‘Opihi Rest Areas

Rest Areas, inspired by traditional knowledge and management practices, have been established to give ‘opihi populations a chance to recover. Three species of ‘opihi, aquatic limpets that cling to rocks on island shorelines, are found only in Hawai‘i and play a key role in coastal biodiversity. These delicacies, a staple of the Hawaiian diet, were once carefully managed to ensure thriving populations. But increasing demand and unsustainable harvest have resulted in dwindling opihi populations across the state in the last century.

After monitoring and documenting a decline in ‘opihi populations along two miles of coastline over six years, Kīpahulu ‘Ohana and Nā Mamo O Mū‘olea decided to revive the traditional Hawaiian practice of resting an area to reverse the decline. In consultation with the scientific community, the groups established voluntary rest areas in 2014 where ‘opihi are not harvested to give the populations a chance to recover and to re-populate other areas through larval distribution down current. 

At their request, TNC has been working with these community groups, kūpuna (respected elders) and government agencies in east Maui, and with others in the academic community to improve understanding of ‘opihi populations so that we can better care for them. ‘Opihi Rest Areas have been successful in increasing the population and density of ‘opihi, both within the rest areas and in down-current areas open for harvest. Between 2014 and 2017, nine out of the twelve survey areas within or down current from the rest area in Kīpahulu saw up to six-fold increases in the number of ‘opihi per meter.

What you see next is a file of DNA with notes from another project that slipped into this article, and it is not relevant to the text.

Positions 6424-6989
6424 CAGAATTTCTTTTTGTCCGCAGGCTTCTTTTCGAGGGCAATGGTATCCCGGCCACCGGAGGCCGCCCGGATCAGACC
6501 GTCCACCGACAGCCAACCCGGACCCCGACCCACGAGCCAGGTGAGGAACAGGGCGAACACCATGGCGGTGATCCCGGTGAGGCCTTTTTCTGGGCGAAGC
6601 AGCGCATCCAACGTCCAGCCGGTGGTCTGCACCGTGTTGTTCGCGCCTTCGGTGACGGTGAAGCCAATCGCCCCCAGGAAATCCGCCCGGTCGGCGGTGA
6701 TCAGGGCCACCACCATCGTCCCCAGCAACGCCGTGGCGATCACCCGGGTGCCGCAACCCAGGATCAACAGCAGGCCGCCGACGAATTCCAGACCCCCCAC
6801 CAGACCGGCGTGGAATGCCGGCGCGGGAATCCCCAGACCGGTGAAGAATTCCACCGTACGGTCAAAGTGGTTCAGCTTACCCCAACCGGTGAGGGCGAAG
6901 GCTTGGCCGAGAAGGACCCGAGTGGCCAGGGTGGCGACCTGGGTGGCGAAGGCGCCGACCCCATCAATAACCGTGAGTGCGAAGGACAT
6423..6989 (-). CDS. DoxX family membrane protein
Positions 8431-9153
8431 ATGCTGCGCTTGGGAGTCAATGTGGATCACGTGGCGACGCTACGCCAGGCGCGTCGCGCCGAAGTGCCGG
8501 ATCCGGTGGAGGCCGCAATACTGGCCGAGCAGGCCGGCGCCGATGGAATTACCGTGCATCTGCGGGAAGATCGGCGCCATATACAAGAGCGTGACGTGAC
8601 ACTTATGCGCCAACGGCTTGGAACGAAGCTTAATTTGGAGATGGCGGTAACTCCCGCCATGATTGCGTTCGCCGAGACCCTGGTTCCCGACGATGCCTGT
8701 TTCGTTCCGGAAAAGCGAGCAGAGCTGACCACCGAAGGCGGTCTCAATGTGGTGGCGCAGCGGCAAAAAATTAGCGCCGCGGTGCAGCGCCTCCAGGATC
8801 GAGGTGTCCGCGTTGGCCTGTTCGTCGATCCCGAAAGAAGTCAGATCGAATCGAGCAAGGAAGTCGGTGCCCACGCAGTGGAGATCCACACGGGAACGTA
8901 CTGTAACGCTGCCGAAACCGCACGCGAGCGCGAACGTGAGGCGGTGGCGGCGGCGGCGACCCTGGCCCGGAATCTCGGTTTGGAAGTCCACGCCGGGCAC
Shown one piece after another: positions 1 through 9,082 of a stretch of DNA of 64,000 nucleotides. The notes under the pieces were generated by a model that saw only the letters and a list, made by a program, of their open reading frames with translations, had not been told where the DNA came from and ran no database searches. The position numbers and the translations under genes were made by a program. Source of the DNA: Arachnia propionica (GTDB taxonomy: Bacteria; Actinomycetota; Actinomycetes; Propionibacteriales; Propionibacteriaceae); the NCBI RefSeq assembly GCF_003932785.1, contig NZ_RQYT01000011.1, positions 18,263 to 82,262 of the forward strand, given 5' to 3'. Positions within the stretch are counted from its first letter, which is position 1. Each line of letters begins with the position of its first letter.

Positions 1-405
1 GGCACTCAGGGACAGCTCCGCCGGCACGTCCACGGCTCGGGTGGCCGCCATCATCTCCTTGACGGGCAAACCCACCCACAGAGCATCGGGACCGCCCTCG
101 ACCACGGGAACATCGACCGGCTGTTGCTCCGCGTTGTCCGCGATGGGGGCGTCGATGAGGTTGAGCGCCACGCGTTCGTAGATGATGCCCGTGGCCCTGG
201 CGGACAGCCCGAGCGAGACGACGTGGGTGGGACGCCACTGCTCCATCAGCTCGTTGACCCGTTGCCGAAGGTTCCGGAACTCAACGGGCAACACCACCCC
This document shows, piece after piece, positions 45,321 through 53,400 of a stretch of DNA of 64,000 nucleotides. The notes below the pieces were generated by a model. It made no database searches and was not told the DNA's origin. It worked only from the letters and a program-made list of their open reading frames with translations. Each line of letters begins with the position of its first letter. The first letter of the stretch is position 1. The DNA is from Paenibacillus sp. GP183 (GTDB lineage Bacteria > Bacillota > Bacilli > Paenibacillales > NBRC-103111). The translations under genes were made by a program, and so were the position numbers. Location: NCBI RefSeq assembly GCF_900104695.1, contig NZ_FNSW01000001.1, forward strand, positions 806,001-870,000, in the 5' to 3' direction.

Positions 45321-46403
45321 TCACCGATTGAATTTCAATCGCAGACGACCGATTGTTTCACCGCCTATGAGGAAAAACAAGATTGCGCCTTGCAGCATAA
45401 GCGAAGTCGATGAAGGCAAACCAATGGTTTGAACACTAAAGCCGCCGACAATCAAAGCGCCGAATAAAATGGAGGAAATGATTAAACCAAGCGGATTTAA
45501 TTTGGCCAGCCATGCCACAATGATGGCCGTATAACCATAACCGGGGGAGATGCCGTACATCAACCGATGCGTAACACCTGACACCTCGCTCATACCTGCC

The community groups conduct ongoing outreach to ensure people know about the voluntary rest areas, and they continue to monitor ‘opihi recovery along the coast. Their monitoring provides important insights into patterns of spawning and larval dispersal, guiding resource management decisions and improving the chances of restoring populations of this cultural delicacy so local communities can enjoy ‘opihi long into the future.

A group of people are gathered on a low rock ledge above a blue ocean. Waves crash on the rocks. Green mountains rise from the water in the background.
‘Opihi Rest Areas Local community members, TNC staff, Texas A&M scientists and volunteers monitor ‘opihi to measure the impact of resting an area from harvest. © Alana Yurkanin / TNC

Beyond CBSFAS & 'Opihi 

Inspired by these successes and a desire to perpetuate tradition and maintain their Hawaiian lifestyles, community groups from neighboring moku have come together to pursue regional fisheries management for all of East Maui, or Maui Hikina.

Kīpahulu ‘Ohana and Nā Mamo O Mū‘olea are members of the Maui Nui Makai Network, a TNC supported group comprised of community groups from Lāna‘i, Moloka‘i and Maui. Network members share knowledge and coordinate advocacy and education to enhance and accelerate makai conservation across the islands of Maui Nui. Visit their website to learn more about their work, including their leadership of the Maui Hikina Huliāmahi initiative.

Learn more about TNC’s tools and sciencepartnerships to restore makai areas and efforts to strengthen conservation management and leadership so Hawaiʻi's reefs can support healthy fisheries and prosperous communities long into the future.